When surgical amputation severs muscle pairs, a patient’s ability to feel muscle contractions post-surgery is impaired, and as a result, compromises their ability to accurately and finely sense where their prosthetic limb is in space.

In contrast, the AMI procedure reconnects muscles in the remaining limb to replicate the valuable muscular feedback a person gets from an intact limb.

The study “is part of a movement of the next generation of prosthetic technologies that address sensation and not just movement,” said Eric Rombokas, assistant professor of mechanical engineering at the University of Washington who was not involved in the study.

The AMI procedure for below-knee amputation was named the Ewing Amputation after Jim Ewing, the first person to receive the procedure in 2016.

Patients who underwent the Ewing Amputation experienced less muscle atrophy in their residual limb and less phantom pain, the sensation of experiencing discomfort in a limb that no longer exists.

The researchers fit all participants with a novel bionic limb, which consisted of a prosthetic ankle, a device that measures electrical activity from muscle movement and electrodes placed on the surface of the skin.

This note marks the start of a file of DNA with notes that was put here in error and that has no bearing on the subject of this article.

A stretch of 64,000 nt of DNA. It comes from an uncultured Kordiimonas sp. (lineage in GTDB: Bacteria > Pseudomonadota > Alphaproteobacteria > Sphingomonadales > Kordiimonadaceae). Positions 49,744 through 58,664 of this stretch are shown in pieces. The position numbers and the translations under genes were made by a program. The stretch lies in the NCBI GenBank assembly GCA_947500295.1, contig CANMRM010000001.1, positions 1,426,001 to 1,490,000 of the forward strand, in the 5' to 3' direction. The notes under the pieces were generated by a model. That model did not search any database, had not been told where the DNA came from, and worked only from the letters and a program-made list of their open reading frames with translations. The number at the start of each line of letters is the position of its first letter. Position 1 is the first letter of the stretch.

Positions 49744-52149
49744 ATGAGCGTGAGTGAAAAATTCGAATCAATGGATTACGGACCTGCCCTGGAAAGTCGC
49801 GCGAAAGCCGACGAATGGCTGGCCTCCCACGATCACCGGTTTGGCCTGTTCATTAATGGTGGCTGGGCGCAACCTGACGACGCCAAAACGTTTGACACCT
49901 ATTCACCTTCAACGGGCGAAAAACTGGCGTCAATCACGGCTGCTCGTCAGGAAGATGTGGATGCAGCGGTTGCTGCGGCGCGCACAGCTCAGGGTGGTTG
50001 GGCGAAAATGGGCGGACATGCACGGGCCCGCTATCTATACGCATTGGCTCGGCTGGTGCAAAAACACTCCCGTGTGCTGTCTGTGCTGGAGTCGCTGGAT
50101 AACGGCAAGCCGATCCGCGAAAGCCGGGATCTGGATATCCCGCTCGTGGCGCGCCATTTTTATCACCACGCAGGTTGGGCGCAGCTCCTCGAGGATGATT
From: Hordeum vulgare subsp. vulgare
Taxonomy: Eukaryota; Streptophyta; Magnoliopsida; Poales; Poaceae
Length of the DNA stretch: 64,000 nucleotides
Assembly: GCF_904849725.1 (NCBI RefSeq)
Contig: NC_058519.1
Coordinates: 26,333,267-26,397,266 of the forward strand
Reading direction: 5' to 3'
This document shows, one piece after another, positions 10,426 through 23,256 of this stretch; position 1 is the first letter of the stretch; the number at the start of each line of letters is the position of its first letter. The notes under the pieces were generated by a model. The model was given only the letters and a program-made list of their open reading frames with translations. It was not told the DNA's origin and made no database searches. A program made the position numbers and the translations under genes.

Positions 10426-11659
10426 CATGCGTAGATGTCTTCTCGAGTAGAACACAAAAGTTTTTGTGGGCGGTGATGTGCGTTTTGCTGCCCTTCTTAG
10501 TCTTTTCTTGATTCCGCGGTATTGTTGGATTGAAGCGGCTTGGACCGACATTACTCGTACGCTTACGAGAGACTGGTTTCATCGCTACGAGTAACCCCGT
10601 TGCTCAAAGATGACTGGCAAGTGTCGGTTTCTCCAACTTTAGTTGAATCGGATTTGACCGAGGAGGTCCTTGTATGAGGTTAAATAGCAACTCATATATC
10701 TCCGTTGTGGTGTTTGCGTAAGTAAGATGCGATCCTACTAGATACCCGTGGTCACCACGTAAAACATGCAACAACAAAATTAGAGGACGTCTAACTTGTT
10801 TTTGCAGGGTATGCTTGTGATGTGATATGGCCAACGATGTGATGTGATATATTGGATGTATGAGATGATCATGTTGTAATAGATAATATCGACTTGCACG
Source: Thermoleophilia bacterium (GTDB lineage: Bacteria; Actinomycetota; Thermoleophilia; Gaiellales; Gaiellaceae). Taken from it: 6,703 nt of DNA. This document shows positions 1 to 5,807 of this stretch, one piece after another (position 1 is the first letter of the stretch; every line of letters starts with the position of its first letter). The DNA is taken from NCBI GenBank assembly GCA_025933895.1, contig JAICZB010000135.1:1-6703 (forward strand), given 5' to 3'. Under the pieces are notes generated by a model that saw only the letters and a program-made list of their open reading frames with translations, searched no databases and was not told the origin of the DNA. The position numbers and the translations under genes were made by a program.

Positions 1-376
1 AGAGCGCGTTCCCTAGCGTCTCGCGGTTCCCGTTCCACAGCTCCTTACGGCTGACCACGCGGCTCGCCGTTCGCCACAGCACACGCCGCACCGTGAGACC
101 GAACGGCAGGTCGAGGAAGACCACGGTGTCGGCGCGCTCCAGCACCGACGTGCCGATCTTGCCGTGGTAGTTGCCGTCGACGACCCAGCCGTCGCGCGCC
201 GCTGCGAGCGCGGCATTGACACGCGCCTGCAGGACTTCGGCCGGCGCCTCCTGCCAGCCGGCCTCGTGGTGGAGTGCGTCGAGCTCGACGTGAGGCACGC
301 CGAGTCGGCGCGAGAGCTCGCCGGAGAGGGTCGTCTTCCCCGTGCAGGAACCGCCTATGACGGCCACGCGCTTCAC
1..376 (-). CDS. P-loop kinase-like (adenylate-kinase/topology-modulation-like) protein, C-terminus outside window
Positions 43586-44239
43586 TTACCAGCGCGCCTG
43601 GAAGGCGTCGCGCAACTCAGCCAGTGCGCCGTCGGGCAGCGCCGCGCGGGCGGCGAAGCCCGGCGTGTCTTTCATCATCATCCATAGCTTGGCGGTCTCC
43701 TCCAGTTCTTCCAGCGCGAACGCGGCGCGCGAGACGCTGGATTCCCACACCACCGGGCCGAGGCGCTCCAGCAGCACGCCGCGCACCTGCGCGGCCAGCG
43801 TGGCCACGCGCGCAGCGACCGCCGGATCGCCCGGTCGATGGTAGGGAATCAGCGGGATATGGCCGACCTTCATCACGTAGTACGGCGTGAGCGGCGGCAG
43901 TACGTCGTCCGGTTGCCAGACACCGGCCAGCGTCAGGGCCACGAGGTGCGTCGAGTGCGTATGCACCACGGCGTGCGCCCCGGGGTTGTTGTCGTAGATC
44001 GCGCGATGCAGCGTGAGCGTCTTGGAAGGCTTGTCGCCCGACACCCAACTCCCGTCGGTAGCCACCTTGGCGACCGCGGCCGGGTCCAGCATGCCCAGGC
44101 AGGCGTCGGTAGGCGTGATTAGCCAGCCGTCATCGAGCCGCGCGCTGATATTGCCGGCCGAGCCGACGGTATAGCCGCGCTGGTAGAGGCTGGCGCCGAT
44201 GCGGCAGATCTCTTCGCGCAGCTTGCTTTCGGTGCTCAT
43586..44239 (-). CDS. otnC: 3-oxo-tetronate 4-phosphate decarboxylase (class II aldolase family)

The brain sends electrical pulses to the muscles, causing them to contract. The contractions produce their own electrical signals, which are detected by the electrodes and sent to small computers on the prosthesis. The computers then convert those electrical signals into force and movement for the prosthesis.

Amy Pietrafitta, a participant in the study who received the Ewing Amputation after severe burn injuries, said the bionic limb gave her the ability to point both of her feet and perform dance moves again.

“Being able to have that type of flexion made it so much more real,” Pietrafitta said. “It felt like everything was there.”

With their enhanced muscle sensations, participants who underwent the Ewing Amputation were able to use their bionic limb to walk faster and with a more natural gait than those who underwent traditional amputations.

When a person has to deviate from normal walking patterns, they typically have to work harder to get around.

“That energy expenditure … causes our heart to work harder and our lungs to work harder … and it can lead to gradual destruction of our hip joints or our lower spine,” said Matthew J. Carty, a reconstructive plastic surgeon at Brigham and Women’s Hospital and the first doctor to perform the AMI procedure.

Patients who received the Ewing Amputation and the new prosthetic limb were also able to easily navigate ramps and stairs. They smoothly adjusted their footing to push themselves up the stairs and absorb shock as they went down.

The researchers hope the novel prosthesis will be commercially available in the next five years.

“We’re starting to get a glimpse of this glorious future wherein a person can lose a major part of their body, and there’s technology available to reconstruct that aspect of their body to full functionality,” Herr said.

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#Researchers #develop #braindriven #prosthesis #people #leg #amputations